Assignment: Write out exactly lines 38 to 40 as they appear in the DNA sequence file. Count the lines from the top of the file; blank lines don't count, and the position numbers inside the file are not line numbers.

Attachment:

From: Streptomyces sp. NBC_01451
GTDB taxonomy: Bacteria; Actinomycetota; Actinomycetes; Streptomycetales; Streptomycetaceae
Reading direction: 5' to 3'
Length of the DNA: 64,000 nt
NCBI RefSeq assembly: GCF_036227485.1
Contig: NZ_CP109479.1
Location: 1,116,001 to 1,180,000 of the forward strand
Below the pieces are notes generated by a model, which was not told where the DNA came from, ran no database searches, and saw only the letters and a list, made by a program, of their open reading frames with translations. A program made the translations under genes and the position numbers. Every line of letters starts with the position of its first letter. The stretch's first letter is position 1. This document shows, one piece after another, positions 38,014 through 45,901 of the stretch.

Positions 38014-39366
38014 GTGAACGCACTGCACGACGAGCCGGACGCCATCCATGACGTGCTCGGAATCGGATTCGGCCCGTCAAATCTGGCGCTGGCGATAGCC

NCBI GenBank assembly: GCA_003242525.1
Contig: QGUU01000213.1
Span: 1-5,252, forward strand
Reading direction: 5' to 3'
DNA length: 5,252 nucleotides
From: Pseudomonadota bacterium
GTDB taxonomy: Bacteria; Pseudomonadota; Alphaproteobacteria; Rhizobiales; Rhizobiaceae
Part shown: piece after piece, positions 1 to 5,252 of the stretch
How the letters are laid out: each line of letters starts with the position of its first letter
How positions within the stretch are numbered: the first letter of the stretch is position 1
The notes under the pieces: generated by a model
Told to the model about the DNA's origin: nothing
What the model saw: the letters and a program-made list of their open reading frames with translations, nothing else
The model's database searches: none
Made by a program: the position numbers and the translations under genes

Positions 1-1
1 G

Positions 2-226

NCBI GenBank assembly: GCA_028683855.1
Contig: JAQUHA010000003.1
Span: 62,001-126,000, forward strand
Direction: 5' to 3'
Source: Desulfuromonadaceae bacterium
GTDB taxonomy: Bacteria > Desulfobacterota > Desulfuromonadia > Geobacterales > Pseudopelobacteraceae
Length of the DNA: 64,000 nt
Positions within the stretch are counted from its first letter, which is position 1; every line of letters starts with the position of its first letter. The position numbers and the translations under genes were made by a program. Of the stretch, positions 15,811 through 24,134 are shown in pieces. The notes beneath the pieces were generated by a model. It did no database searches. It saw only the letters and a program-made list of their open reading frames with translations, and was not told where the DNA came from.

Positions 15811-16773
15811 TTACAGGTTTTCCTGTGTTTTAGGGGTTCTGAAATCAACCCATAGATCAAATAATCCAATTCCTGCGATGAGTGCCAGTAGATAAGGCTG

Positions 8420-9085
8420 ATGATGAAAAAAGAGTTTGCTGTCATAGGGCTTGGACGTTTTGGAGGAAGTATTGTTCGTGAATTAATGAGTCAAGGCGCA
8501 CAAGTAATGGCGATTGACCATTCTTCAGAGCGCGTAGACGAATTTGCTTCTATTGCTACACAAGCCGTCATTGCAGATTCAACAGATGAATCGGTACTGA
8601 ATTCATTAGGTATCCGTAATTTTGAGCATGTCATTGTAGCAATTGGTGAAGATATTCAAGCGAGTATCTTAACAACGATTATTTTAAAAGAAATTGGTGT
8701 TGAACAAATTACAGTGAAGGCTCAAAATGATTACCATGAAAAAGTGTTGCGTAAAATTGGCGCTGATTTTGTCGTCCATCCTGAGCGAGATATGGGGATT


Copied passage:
15811 TTACAGGTTTTCCTGTGTTTTAGGGGTTCTGAAATCAACCCATAGATCAAATAATCCAATTCCTGCGATGAGTGCCAGTAGATAAGGCTG

Positions 8420-9085
8420 ATGATGAAAAAAGAGTTTGCTGTCATAGGGCTTGGACGTTTTGGAGGAAGTATTGTTCGTGAATTAATGAGTCAAGGCGCA